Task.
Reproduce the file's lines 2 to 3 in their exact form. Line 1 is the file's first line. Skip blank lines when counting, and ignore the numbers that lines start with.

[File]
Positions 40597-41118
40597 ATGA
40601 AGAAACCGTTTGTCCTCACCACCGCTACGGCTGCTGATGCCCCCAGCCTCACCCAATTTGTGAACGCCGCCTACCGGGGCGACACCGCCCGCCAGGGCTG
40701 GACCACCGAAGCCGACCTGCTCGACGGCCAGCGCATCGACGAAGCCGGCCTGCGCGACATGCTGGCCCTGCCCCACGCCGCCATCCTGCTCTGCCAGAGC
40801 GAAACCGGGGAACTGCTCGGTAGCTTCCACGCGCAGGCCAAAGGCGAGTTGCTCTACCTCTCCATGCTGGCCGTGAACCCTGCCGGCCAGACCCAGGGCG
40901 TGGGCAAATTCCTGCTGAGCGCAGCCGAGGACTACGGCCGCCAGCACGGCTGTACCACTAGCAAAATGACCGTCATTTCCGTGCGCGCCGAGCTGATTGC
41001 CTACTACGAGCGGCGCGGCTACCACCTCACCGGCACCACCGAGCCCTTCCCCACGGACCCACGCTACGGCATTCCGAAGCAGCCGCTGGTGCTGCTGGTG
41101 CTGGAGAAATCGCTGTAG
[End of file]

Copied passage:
40597 ATGA
40601 AGAAACCGTTTGTCCTCACCACCGCTACGGCTGCTGATGCCCCCAGCCTCACCCAATTTGTGAACGCCGCCTACCGGGGCGACACCGCCCGCCAGGGCTG